A sobering post about an issue that is constantly on my mind:
Sarah Weinman's blog
These are dire times, and I would broaden the darkness to include nonfiction. The truth is, publishers aren't buying and agents aren't selling, and this has been going on for over a year. My memoir will soon be ready to submit, and I will be dumbfounded if it sells. And how depressing for all of us to pound away on material we know doesn't have a chance in hell of selling. I'm not used to working in that mindset, and it's crippling. This has nothing to do with the book, because I think it's my best work, but it has everything to do with the state of publishing. You can look at Publishers Marketplace and see that many agents haven't had a sale since last fall. It seemed there was a slight surge in the spring. Those were probably the titles that agents didn't submit until after the holidays. (How long can these agents remain in business with no sales?) My experiment with publishing my own books and backlist in digital format has been a dismal eye opener. FAIL! FAIL! FAIL! What the hell was I thinking???? And ebooks might be the future, but they are not the present. A massive shift to digital readers (as in people) could take years, or it could happen fairly quickly. I suspect there will be a lot of Kindles and Nooks under the tree this year.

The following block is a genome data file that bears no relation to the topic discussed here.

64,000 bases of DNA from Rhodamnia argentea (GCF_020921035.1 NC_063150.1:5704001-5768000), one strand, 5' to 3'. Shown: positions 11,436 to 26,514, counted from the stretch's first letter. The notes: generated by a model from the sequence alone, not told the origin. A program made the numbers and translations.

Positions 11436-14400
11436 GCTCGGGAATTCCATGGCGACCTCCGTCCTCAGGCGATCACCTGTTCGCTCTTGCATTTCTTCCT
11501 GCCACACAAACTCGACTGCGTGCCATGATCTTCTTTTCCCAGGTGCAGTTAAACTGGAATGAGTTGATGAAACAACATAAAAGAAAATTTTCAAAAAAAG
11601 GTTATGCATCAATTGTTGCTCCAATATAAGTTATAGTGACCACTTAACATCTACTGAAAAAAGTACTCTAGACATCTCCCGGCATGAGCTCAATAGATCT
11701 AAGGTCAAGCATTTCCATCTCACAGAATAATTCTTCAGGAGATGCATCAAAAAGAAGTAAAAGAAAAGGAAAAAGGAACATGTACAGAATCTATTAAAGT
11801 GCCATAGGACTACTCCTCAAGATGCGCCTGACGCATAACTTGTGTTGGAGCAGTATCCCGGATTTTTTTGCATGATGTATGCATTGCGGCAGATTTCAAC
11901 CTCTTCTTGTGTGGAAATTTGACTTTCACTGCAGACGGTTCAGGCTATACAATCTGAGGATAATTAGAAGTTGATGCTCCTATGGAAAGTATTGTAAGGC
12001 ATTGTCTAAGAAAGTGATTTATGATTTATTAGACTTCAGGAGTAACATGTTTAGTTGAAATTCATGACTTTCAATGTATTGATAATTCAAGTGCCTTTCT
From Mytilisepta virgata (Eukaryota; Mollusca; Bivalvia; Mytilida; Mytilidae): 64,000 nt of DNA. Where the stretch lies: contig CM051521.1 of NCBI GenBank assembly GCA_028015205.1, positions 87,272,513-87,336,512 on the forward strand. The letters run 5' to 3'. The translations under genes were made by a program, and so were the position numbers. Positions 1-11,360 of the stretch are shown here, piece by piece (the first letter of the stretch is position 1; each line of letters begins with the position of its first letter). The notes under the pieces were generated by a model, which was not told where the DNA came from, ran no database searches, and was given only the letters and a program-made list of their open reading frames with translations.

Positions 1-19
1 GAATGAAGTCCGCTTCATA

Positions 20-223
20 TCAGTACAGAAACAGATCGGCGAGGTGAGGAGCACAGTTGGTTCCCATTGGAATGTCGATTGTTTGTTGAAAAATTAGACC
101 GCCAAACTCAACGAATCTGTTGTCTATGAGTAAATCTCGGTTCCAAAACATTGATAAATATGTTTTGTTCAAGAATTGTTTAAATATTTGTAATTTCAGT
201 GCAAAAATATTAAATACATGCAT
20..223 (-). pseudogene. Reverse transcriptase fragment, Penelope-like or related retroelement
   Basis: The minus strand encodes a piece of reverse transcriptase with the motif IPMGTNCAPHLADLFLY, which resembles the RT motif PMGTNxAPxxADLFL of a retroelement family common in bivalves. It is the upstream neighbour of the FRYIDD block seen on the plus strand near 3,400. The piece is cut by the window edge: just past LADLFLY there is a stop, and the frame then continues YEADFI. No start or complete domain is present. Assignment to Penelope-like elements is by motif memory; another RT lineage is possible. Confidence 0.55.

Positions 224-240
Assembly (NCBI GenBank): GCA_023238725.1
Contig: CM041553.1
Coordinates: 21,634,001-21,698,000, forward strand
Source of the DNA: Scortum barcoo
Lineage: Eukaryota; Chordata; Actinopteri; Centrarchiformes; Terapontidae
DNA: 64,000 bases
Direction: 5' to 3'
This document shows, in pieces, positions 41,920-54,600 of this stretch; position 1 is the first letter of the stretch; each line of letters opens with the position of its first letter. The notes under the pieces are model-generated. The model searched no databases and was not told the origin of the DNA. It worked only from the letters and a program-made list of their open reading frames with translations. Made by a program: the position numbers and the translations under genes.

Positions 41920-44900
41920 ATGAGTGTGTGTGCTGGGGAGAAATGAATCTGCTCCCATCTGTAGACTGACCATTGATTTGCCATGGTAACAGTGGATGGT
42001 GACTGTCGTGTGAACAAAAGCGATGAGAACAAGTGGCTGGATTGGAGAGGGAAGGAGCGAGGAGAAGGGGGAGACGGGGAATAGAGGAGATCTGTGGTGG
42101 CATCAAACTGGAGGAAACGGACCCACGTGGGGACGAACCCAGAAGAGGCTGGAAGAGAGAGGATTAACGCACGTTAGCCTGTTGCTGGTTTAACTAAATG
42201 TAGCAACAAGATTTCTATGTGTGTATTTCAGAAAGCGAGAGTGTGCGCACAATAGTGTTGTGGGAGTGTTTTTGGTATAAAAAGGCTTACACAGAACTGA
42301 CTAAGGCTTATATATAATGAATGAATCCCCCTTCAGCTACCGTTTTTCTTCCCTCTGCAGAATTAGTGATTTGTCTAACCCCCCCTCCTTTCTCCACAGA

All over the web, people are talking about no longer needing publishing houses, and no longer needing agents. A year ago, after working with the wrong agent for a few months, I'd wondered the same thing. But after my misguided foray into what I consider self-publishing, I'm convinced that we NEED publishers. We NEED agents. We should be supporting them, not kicking them to the curb in these horrible times. Writers are stomping off, saying they will just publish their own freakin' books. I said the same thing, but I'm now singing a different tune.